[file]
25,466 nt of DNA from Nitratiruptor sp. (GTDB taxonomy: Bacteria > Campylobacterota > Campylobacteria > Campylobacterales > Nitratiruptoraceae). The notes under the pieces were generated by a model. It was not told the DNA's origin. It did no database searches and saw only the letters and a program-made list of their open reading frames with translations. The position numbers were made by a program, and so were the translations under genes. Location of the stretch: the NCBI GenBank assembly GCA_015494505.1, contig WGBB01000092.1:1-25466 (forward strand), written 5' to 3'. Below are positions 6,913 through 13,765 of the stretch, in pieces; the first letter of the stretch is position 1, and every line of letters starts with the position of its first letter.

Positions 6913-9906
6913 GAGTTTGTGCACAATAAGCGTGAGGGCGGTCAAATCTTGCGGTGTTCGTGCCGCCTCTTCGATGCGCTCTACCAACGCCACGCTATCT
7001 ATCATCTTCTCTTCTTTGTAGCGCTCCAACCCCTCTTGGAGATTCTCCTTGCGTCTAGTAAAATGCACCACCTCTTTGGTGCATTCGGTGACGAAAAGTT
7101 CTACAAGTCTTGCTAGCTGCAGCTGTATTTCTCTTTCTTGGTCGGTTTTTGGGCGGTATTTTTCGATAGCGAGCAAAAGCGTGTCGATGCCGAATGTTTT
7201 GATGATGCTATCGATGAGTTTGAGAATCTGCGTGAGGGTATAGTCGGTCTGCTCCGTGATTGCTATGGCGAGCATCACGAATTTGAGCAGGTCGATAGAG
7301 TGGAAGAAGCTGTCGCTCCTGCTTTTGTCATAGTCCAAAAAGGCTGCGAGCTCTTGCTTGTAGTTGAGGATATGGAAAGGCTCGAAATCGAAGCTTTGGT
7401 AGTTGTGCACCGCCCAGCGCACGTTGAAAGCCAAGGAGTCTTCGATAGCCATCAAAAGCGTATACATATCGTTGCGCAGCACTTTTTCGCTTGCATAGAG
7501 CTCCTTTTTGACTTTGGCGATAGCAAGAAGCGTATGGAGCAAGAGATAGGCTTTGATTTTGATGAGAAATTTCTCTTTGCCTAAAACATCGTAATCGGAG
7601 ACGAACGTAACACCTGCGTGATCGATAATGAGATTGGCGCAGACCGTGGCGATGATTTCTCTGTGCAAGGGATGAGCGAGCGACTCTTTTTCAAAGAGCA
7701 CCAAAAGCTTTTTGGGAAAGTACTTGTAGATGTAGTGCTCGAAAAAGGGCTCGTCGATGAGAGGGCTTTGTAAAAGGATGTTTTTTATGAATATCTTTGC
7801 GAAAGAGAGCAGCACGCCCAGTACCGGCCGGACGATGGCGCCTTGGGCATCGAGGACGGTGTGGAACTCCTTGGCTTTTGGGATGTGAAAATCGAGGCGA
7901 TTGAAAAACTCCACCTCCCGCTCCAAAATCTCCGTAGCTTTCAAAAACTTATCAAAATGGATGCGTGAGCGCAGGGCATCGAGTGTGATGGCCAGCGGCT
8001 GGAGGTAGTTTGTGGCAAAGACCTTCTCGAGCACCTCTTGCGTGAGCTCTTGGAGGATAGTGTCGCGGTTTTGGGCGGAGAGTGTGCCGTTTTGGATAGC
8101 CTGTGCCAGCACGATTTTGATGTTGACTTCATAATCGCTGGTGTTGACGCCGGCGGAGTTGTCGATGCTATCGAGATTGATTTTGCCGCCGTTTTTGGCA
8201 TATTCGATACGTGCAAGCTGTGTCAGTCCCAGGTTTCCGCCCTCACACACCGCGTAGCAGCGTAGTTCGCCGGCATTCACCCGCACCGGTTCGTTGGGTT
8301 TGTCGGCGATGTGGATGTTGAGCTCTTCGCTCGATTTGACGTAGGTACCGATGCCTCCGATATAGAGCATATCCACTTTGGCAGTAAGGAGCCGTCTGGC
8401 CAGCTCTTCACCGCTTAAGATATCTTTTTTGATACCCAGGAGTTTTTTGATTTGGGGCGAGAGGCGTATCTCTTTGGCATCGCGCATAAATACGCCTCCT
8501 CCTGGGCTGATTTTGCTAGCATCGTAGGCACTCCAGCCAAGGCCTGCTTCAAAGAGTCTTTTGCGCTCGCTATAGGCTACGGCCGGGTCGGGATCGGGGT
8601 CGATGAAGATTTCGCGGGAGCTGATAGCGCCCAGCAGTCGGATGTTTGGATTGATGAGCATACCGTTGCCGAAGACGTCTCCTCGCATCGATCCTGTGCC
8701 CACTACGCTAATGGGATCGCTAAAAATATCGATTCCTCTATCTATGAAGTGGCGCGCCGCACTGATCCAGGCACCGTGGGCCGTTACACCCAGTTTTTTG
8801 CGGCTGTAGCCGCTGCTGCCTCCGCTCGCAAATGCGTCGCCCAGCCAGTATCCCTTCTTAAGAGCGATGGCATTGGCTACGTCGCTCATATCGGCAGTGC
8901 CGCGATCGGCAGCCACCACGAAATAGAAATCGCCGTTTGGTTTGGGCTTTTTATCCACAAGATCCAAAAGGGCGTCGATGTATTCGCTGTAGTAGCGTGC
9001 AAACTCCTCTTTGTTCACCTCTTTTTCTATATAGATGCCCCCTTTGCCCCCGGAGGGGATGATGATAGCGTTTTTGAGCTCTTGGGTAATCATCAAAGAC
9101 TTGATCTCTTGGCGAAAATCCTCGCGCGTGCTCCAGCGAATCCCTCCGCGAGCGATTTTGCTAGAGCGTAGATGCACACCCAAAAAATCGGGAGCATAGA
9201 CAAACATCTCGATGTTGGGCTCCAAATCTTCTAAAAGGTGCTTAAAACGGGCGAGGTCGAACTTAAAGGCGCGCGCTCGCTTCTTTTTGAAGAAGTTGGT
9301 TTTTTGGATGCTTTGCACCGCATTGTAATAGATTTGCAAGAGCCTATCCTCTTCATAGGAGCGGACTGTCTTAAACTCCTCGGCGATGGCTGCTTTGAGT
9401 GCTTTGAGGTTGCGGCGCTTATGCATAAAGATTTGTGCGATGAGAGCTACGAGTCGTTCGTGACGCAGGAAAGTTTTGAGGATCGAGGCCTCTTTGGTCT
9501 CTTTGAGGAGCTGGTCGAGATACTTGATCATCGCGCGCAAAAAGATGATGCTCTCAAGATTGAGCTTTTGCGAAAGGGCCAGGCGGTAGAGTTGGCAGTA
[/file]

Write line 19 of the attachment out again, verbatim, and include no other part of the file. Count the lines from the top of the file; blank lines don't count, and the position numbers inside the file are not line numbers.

8501 CCTGGGCTGATTTTGCTAGCATCGTAGGCACTCCAGCCAAGGCCTGCTTCAAAGAGTCTTTTGCGCTCGCTATAGGCTACGGCCGGGTCGGGATCGGGGT